The Southwestern Historical Quarterly, Volume 66, July 1962 - April, 1963 Page: 354
The following text was automatically extracted from the image on this page using optical character recognition software:
Southwestern Historical Quarterly
had been one. He then said, "Come into the room, it may be that
you are one still."
We went into the room, and he gave me some signs, which I did
not understand and of course, could not answer them. He then re-
marked, "You know nothing about it." We then walked out on the
porch, when he said further: "If you want to know all about it, my
brother, the Doctor, is one of the head men and he will initiate you."
I told him perhaps at some future time, I would stop and endeavor
to learn something for the good of the country, for, I thought it in
a condition to need all the aid that could be extended to it, and that
I was anxious to do all the good in my power. He then said, "These
d-d rebel rascals about town (and there are a good many of them)
have a large quantity of ammuni[tion] and we Union men intend to
have it, and that d----d soon."
I made no reply and left him. I informed Col. Bourland of what
I had heard and he advised me to go on, join the order and get all
the information I could on the subject.
About two weeks subsequent to the time of the interview with
Childs I came to Gainesville, and Col. Bourland loaned me a horse
and I rode out to the residence of Doctor Henry Childs, finding
him at home. I inquired about some estray stock which (as I told him)
I learned run in his neighborhood. After some conversation, I told
him I had formed an acquaintance with his brother in Gainesville,
and that he had informed me of the existence of an organization in
the country, which he styled the Union party, and that being myself
a Union man, the idea pleased me very much. I then stated to him that
his brother told me that he (the Doctor) could give me all informa-
tion and full instructions regarding said organization. This seemed
to please him, and without any further remarks on my part he replied,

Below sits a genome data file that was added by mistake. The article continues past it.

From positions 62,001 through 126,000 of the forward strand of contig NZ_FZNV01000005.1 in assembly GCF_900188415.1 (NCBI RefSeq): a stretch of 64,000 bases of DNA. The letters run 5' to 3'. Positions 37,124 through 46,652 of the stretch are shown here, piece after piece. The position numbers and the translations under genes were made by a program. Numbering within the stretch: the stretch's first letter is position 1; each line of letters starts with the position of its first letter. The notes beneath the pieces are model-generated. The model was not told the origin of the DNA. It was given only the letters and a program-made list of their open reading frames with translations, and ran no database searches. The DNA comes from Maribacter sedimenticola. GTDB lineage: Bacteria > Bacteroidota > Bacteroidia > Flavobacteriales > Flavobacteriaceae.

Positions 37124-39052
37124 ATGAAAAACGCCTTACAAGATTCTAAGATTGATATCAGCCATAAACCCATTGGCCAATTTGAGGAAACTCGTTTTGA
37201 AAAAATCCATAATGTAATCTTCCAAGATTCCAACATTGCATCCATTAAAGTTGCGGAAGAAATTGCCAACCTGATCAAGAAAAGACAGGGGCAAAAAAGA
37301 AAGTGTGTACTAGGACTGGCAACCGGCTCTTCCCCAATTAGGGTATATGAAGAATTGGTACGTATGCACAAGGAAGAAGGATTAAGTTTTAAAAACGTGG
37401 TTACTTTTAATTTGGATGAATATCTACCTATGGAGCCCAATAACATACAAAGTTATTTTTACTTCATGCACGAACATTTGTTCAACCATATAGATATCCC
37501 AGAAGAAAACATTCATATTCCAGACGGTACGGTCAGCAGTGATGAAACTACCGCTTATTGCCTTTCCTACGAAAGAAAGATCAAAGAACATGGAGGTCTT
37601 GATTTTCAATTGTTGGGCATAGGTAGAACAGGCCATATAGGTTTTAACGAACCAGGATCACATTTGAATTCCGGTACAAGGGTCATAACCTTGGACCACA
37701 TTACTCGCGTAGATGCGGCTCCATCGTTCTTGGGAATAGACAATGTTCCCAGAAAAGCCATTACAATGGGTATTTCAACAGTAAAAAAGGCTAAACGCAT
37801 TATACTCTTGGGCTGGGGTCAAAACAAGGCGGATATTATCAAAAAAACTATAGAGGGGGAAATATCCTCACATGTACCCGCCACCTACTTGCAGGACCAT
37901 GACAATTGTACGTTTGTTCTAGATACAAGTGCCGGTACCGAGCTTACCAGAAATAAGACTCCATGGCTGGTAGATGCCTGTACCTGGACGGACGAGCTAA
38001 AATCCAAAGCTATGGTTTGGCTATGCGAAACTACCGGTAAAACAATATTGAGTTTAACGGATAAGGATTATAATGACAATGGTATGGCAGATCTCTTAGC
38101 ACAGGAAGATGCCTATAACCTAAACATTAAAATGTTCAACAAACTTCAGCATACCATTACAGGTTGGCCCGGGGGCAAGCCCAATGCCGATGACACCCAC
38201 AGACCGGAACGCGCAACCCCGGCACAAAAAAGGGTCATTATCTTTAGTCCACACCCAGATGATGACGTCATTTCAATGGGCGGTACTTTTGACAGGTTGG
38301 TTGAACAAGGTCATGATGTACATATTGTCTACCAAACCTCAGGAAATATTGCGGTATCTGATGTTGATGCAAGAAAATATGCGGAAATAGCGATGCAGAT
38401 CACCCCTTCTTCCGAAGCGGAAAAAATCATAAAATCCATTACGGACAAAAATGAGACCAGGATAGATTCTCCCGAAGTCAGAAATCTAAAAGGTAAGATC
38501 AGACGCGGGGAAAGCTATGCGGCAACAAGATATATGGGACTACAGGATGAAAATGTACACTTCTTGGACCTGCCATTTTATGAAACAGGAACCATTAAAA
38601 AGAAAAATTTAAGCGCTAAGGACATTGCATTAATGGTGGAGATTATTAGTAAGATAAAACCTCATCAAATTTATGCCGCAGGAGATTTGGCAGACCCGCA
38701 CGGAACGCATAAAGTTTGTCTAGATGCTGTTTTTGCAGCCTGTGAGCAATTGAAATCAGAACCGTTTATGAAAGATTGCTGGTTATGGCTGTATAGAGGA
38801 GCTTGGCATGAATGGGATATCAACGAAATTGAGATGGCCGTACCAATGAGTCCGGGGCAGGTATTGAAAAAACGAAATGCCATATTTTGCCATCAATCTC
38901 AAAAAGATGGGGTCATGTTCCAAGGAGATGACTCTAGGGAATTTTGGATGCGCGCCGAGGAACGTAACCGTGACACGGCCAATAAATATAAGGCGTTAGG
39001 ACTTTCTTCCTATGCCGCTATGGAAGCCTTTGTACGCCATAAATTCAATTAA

"I must first swear you to secrecy."
At his bidding I then raised my hand and took the following obli-
gation: "You, J. B. McCurley, in the presence of Almighty God, do
most solemnly promise and swear that you will forever keep secret
the revelations now about to be made to you, and that you will obey
all the orders of the society into which you are now about to be
initiated. So help you, God."
I then told him that his brother had informed me of an intention
on the part of the Society to rise very soon and capture all the ammu-
nition deposited in town, and that I desired to know when the seizure
was to take place. He replied, "there is a talk about it," but he thought
they would delay it awhile longer. I then asked him how many his
Order numbered. He said they not only numbered hundreds, but
they were counted by the thousands-that their Institution reached
from the north to the South, through the northern and Southern
Here’s what’s next.
This issue can be searched. Note: Results may vary based on the legibility of text within the document.
Tools / Downloads
Get a copy of this page or view the extracted text.
Citing and Sharing
Basic information for referencing this web page. We also provide extended guidance on usage rights, references, copying or embedding.
Reference the current page of this Periodical.
Texas State Historical Association. The Southwestern Historical Quarterly, Volume 66, July 1962 - April, 1963, periodical, 1963; Austin, Texas. (texashistory.unt.edu/ark:/67531/metapth101196/m1/380/?rotate=90: accessed December 15, 2017), University of North Texas Libraries, The Portal to Texas History, texashistory.unt.edu; crediting Texas State Historical Association.